The sign tells the story for Kristen Gillman (L) and Lauren Stephenson (USGA photo)
SCARSDALE, N.Y. (June 8, 2018) – Virginia Derby Grimes was decked out totally in red, white and blue Friday at Quaker Ridge Golf Club, but for the Auburn pin on her lapel. “War eagle” just feels natural to Derby Grimes – Auburn’s home tournament is even named after the longtime coach.
The Curtis Cup requires that college ties take a backseat to national pride. It wasn’t by accident that the two University of Alabama players on the American team, Kristen Gillman
and Lauren Stephenson
, were slotted into the anchor match in afternoon foursomes. Derby Grimes gave them a “Roll Tide” and all but forgot about them. They needed little guidance in dusting Paula Grant
and Lily May Humphreys
, 4 and 2. It helped the Americans to a 4-2 lead after Day 1.
Gillman and Stephenson, Crimson Tide All-Americans with similar games, were 5 under on their combined ball. Even GB&I captain Elaine Farquharson-Black tipped her hat.
“That’s great scoring for foursomes play,” she said.
You could see this pairing coming months ago, and the Alabama girls didn’t disappoint. They’ve been playing alternate shot together since the first Curtis Cup team practice in December. Stephenson led off, getting the Alabama side off the tee on the odd holes. It left Gillman with more of the crucial approach shots, which is her strength.
Stephenson didn’t even touch her putter for the first seven holes. Gillman was a magician around Quaker Ridge greens that gave fits to players from both sides. The pins were easier in the afternoon session, but greens crews still rolled the putting surfaces over the lunch hour to keep them running slick.
“We have the same game, it’s kind of weird actually,” Stephenson said. “We kind of knew we were going to go out this afternoon just because we are really good at alternate shot.”
Gillman and Stephenson trailed only once in their match – after a GB&I birdie at No. 8 – and were rarely more than inches apart between shots or when walking down the fairway. It’s a relationship born from college golf. Neither can put a finger on when they first met, exactly. They only know vaguely that it was during high school, likely on the American Junior Golf Association circuit.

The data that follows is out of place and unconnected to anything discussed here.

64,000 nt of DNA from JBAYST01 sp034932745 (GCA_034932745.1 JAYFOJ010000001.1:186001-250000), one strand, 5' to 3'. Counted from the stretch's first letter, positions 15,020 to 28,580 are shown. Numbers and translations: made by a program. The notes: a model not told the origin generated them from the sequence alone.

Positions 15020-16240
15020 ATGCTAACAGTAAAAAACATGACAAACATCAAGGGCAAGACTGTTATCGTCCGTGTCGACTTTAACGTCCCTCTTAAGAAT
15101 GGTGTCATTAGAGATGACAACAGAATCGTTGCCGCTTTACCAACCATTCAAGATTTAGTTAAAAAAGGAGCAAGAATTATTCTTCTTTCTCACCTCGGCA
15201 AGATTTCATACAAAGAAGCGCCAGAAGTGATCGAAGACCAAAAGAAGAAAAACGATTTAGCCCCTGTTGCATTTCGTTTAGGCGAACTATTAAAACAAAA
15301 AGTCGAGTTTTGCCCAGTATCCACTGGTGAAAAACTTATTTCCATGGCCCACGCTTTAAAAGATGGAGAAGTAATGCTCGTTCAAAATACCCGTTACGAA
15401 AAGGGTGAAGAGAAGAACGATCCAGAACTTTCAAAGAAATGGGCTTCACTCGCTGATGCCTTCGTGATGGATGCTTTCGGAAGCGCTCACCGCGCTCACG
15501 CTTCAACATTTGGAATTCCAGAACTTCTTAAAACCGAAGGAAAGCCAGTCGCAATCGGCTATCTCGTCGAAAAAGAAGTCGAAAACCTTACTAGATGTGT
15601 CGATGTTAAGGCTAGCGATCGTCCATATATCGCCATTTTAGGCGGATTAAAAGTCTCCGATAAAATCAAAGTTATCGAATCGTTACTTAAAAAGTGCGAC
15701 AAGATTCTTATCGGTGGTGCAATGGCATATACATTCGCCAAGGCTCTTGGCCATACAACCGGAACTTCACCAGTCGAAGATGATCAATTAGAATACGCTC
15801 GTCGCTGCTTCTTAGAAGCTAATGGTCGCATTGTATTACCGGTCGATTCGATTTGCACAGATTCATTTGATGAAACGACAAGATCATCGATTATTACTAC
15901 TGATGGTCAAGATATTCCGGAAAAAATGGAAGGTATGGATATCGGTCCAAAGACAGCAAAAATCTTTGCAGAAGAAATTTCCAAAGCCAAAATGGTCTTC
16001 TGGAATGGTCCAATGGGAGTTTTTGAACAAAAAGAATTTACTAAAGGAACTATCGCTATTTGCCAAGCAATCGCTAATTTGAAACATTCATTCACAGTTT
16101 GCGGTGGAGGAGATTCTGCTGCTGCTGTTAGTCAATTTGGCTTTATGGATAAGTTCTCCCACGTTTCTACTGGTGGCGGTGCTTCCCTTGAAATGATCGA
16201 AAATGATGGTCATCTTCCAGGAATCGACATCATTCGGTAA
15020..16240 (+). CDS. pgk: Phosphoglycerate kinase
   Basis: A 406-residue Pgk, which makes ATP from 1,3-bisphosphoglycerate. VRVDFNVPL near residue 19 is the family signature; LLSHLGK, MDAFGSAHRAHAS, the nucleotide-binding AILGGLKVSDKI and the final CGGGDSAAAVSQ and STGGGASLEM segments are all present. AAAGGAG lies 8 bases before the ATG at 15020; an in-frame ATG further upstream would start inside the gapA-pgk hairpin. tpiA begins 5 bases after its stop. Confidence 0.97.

“We never played together – we weren’t even that good of friends, we just knew of each other,” Gillman said after some head-scratching from both sides.
Two weeks ago, Stephenson and Gillman stood together on the sidelines during the final match of the NCAA Championship. Stephenson had lost her match while Gillman won hers, but it all came down to the last putt from senior teammate Lakareber Abe
. Alabama ultimately lost to Arizona, 3-2, but there was intense team bonding that came from that. There was also a lesson.
“Any time you can play match play, whether it’s a win or a loss, you’re learning,” Stephenson said. “Me personally I learned a lot. … It’s kind of sucky to lose, and I kind of came way with more fire.”
Stephenson thinks she’s better equipped to handle the pressure of a high-profile match after that experience. She was much less nervous at Quaker Ridge.
Derby Grimes has relied partly on college ties to be successful this week, too. Kim Evans, her Auburn successor, make the trip to Quaker Ridge to cheer on her friend. She has offered advice when Derby Grimes needed it. Her overall message for the competition has been to just go out and do it.
“She’s kind of been my rock a little bit,” Derby Grimes said.
ABOUT THE Curtis Cup
Officially named "The Women's
International Cup," the first Curtis Cup
wasn't officially held until 1932. The
biennial competition features the best
female players from the United States of
America pitted against a similar squad
from Great Britain and Ireland. While it
was hoped that many nations would
eventually join the Match, the Curtis Cup
has remained a two-sided competition.
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